I am excited, because this is why I signed up to train with Team Savage - so that I could compete and see how far I can go in this sport. After two years at Anchored, I know enough about the basics of lifting that I could figure out some workouts on my own at any ol' commercial gym, just enough to stay in shape. But that's not what I want - I would never be happy with "just enough." I want to pursue the horizons. I have to at least TRY to see what I'm fully capable of. I was never great at derby or distance running (though I love them both and have a great passion for both), but I could be great at powerlifting, and I owe it to myself to find out just how far I can go.
So yeah. I'm in. December 17th. LET'S GO.
Monday, November 7, 2016
I clicked on this HuffPost article that one of my former coworkers shared, and FB immediately showed me two more, shown above.
There are tons, TONS, of articles about teacher stress and things that need to change so that we (as well as our students) can thrive, but what the heck is being done about it??? Are there higher-ups listening? Or are we just shouting into the void?
I'm not even teaching right now, but I am frequently having stress dreams about going back to teaching next year. And I actually love teaching - I love sharing my love of literature, I love forming connections with my students, and this may surprise many, but I actually really enjoy working with teenagers. (Yeah, it can be difficult, but they are an amazing, dynamic age group, and many of the teens I've known outshine many adults with their insight and their compassion.)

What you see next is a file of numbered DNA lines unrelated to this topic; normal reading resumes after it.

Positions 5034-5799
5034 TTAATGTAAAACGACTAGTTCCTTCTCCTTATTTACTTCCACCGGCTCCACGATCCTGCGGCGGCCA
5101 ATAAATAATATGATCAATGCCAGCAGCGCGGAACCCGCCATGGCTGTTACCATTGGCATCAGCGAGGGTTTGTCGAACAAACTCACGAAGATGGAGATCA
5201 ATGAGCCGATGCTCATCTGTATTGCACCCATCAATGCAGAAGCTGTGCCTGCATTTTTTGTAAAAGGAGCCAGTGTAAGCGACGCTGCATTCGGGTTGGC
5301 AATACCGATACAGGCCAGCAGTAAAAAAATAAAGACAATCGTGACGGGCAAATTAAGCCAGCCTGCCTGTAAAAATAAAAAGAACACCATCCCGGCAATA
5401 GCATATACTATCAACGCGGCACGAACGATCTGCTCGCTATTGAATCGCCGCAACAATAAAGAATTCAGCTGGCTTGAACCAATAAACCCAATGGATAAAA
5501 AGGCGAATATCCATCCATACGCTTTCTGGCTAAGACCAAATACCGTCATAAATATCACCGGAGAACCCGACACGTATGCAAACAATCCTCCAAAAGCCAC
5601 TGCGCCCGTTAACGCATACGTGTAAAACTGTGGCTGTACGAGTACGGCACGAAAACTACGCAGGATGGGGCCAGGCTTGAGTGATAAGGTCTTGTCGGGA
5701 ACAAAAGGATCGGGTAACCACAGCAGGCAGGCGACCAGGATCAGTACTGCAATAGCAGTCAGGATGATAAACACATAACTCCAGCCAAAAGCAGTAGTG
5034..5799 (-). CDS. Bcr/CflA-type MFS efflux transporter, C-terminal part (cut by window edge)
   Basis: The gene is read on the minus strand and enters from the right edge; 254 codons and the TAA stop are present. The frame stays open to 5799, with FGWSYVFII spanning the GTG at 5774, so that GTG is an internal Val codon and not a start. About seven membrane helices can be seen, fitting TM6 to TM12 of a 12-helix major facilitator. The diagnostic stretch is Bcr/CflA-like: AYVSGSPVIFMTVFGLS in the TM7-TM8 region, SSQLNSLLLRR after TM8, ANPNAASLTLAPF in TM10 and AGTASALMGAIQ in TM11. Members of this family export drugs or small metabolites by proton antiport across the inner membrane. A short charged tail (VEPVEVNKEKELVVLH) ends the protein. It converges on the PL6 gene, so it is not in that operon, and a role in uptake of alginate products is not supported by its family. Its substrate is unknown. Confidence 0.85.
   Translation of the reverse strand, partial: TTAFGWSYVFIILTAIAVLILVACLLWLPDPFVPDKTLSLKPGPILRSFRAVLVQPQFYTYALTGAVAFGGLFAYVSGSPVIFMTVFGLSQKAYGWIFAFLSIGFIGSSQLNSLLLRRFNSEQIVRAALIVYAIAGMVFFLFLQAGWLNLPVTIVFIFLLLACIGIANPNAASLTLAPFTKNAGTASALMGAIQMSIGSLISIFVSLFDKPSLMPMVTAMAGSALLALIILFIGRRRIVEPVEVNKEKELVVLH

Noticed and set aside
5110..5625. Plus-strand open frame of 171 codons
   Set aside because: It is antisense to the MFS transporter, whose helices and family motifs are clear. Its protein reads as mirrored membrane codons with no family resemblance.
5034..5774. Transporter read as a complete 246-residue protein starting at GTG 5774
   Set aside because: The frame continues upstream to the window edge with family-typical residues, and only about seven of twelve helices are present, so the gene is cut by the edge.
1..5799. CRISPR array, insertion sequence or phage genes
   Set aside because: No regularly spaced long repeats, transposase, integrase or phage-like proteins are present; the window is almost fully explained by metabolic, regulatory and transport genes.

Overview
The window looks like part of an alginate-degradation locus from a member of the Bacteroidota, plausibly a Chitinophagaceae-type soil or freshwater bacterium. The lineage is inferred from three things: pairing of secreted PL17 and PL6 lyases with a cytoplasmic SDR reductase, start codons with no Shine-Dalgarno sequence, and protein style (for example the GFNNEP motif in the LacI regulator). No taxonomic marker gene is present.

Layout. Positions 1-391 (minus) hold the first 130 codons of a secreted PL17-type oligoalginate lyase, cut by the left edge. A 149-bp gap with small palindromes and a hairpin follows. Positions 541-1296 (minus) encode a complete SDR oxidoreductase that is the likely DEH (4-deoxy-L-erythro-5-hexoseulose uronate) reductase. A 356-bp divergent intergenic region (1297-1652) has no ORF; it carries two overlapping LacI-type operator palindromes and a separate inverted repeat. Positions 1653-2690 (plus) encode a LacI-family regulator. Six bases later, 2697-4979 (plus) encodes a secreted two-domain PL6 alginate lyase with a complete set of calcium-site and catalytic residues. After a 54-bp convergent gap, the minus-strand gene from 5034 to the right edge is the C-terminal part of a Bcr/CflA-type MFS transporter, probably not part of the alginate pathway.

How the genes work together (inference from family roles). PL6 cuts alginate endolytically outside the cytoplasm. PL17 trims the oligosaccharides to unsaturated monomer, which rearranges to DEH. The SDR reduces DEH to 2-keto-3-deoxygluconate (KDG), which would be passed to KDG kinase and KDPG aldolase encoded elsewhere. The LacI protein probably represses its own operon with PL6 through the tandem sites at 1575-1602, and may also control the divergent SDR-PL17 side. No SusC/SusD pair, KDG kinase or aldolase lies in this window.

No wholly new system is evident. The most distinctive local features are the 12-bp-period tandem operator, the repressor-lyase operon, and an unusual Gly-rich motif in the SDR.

But I feel a little paralyzed whenever I think about the life I'll be going back to. As much as I feel like, in my heart, I AM a teacher (despite the things I've done wrongly or badly in the past), thinking about the workload makes me panic. And actually, it's not really the workload itself I'm afraid of, but the guilt from knowing that no matter what I or any other teacher does day in and day out, it will never be enough. It's the everyday feeling of guilt and inadequacy that breaks me.
There were moments where I felt "on," where I felt like I did something well. But there were certainly never entire days where I felt that way, and there will never be a point where I feel like I've "got it." I mean, certainly for any career path, there's no way to have really mastered everything there is to know, but is there a job out there where you don't spend most of your days feeling like you're just barely keeping your head above water? Because that's what I would like. I wish I could teach, and on any given day, my status would be "managing," instead of "OMG I'M SO BEHIND ON EVERYTHING."
Granted, I have a lot of personal reasons why it was hard for me to stay afloat, some of which are beyond my control, and some of which are of my own doing. I will admit that; I will own that. There are lots of things I should've done better, and if/when I go back to teaching, those are on my list of things to improve. But the proliferation of articles about teacher stress and burnout tells me that no matter how many things are my fault, there is still a baseline commonality between all teachers that tells me that it's not totally me either. That we're all exhausted, that we ALL need a change, but that we love what we do enough to put ourselves through it anyway.
So my question is, ARE things going to change? Is anyone paying attention to these articles aside from those of us who share them on social media? Or do we beat on, boats against the current, treading water amongst the riptides of our paperwork and our emotions, hoping that the waves don't overtake us?